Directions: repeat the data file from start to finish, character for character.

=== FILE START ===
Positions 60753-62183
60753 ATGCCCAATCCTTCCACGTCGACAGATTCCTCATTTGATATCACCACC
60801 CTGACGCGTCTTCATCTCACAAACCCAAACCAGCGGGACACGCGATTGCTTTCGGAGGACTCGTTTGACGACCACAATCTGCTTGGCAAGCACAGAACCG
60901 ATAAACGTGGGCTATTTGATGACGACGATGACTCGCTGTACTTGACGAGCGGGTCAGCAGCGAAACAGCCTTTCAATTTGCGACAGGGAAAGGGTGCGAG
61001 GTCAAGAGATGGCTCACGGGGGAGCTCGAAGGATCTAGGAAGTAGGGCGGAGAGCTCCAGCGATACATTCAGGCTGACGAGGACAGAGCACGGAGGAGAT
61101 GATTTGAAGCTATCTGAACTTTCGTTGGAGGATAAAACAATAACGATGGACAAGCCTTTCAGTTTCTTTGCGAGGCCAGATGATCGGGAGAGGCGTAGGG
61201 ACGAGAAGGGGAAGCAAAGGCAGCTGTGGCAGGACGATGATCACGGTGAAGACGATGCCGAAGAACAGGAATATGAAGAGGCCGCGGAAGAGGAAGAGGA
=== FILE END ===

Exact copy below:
Positions 60753-62183
60753 ATGCCCAATCCTTCCACGTCGACAGATTCCTCATTTGATATCACCACC
60801 CTGACGCGTCTTCATCTCACAAACCCAAACCAGCGGGACACGCGATTGCTTTCGGAGGACTCGTTTGACGACCACAATCTGCTTGGCAAGCACAGAACCG
60901 ATAAACGTGGGCTATTTGATGACGACGATGACTCGCTGTACTTGACGAGCGGGTCAGCAGCGAAACAGCCTTTCAATTTGCGACAGGGAAAGGGTGCGAG
61001 GTCAAGAGATGGCTCACGGGGGAGCTCGAAGGATCTAGGAAGTAGGGCGGAGAGCTCCAGCGATACATTCAGGCTGACGAGGACAGAGCACGGAGGAGAT
61101 GATTTGAAGCTATCTGAACTTTCGTTGGAGGATAAAACAATAACGATGGACAAGCCTTTCAGTTTCTTTGCGAGGCCAGATGATCGGGAGAGGCGTAGGG
61201 ACGAGAAGGGGAAGCAAAGGCAGCTGTGGCAGGACGATGATCACGGTGAAGACGATGCCGAAGAACAGGAATATGAAGAGGCCGCGGAAGAGGAAGAGGA